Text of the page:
The ROM memory 16 typically includes executable instructions that are intended to be executed by the microprocessor 14 to control the operation of the remote control device 10. In this manner, the microprocessor 14 may be programmed to control the various electronic components within the remote control device 10 (e.g., to monitor power, to cause the transmission of signals, etc). Meanwhile, the non-volatile read/write memory 24, for example an EEPROM, battery-backed up RAM, “Smart Card,” memory stick, or the like, allows user entered setup data and parameters, software applications, downloaded data, etc. to be stored as necessary. While the memory 16 is illustrated and described as a ROM memory, memory 16 can be comprised of any type of computer-readable media, such as ROM, RAM, SRAM, FLASH, EEPROM, or the like. Preferably, the memory 16 is also non-volatile or battery-backed such that data is not required to be reloaded after battery changes. In addition, the memories 16 and 24 may take the form of a chip, a hard disk, a magnetic disk, and/or an optical disk without limitation.
For commanding the operation of home appliances 12 of different makes, models, and types, the memory 16 may include a command code library. The command code library is comprised of a plurality of command codes that may be transmitted from the remote control device 10 for the purpose of controlling the operation of a home appliance 12. The memory 16 may also includes instructions which the microprocessor 14 uses in connection with the transmission circuit 22 to cause the command codes to be transmitted in a format that is recognizable by an identified home appliance 12. While the transmission circuit 22 preferably utilizes infrared transmissions, it will be appreciated that other forms of wired or wireless transmissions may also be used. Similarly, the I/O circuitry 32 can allow for wired or wireless communications (e.g., RF or IR) using any conventionally available communications protocol.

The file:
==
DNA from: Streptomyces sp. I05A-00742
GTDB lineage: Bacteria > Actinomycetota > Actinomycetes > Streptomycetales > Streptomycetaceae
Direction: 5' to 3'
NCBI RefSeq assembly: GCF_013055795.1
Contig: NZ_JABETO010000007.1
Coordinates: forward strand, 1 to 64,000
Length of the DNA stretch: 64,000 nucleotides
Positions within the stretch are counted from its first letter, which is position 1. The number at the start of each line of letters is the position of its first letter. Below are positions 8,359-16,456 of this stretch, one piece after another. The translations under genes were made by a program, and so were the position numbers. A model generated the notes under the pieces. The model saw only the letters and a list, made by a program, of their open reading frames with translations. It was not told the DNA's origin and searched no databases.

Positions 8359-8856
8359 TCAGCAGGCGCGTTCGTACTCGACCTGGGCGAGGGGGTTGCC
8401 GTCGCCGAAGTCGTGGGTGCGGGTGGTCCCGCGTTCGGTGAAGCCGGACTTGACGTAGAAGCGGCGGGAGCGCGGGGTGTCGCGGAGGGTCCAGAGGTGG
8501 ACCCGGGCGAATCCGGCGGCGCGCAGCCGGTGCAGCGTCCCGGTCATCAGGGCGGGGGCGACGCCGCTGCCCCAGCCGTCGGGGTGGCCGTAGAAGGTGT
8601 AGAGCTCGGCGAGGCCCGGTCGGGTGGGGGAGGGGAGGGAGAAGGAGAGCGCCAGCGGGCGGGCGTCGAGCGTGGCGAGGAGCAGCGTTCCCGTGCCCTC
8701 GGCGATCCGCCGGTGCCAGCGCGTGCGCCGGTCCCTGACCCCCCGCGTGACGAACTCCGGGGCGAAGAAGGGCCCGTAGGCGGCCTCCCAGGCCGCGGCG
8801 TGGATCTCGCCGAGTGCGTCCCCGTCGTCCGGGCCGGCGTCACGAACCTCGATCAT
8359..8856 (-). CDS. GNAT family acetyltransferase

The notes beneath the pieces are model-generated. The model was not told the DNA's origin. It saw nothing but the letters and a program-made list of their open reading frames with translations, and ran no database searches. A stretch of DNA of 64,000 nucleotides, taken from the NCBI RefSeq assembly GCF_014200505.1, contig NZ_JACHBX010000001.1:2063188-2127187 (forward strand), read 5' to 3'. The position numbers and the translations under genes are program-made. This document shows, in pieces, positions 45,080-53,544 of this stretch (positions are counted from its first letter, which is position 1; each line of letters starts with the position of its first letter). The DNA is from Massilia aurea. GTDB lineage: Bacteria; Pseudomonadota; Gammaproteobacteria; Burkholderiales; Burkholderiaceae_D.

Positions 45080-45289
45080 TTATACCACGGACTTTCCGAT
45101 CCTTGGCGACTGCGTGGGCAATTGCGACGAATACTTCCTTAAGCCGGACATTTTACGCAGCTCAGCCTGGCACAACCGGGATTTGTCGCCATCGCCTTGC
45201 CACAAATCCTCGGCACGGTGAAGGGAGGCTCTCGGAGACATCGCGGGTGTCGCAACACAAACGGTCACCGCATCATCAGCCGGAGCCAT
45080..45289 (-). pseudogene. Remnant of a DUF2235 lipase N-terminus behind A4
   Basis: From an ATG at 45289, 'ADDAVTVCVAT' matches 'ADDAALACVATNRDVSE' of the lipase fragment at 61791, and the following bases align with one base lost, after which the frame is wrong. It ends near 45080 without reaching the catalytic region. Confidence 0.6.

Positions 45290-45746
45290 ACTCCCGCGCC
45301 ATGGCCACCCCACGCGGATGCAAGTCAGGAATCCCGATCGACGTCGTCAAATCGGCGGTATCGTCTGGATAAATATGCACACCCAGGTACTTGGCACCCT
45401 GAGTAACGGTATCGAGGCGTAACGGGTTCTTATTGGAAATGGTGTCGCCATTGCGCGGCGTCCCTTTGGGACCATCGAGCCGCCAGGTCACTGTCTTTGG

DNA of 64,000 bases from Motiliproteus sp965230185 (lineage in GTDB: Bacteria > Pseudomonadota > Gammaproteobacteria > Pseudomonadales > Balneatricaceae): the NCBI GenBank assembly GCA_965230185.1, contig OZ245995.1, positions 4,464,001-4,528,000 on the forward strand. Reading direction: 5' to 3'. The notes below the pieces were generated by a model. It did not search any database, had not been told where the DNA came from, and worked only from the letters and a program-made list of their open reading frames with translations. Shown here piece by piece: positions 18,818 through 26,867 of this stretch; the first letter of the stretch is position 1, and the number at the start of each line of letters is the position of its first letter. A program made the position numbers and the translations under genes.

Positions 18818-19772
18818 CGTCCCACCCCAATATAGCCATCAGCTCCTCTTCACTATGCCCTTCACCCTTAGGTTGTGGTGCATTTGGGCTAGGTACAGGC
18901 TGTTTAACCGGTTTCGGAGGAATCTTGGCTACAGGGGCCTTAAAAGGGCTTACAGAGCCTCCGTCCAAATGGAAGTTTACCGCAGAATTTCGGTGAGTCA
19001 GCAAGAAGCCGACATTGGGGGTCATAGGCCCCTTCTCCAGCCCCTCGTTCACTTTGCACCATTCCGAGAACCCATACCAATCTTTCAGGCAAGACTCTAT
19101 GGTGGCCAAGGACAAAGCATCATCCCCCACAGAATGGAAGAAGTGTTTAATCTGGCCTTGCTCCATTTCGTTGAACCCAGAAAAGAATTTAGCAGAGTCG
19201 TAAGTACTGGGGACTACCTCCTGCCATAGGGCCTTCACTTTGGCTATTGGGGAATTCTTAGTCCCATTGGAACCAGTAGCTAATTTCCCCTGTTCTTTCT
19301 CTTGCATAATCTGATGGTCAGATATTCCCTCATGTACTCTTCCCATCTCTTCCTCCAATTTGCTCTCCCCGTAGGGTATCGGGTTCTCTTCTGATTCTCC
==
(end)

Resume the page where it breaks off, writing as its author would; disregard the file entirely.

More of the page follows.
To identify home appliances 12 by type and make (and sometimes model) such that the remote control device 10 is adapted to transmit command codes in the format appropriate for such identified home appliances 12, data may be entered into the remote control device 10. Since methods for setting up a remote control to control the operation of specific home appliances 12 are well-known, they will not be described in greater detail herein. For additional information pertaining to remote control setup, the reader may turn to U.S. Pat. Nos. 5,614,906 and 4,959,810 which are incorporated herein by reference in their entirety.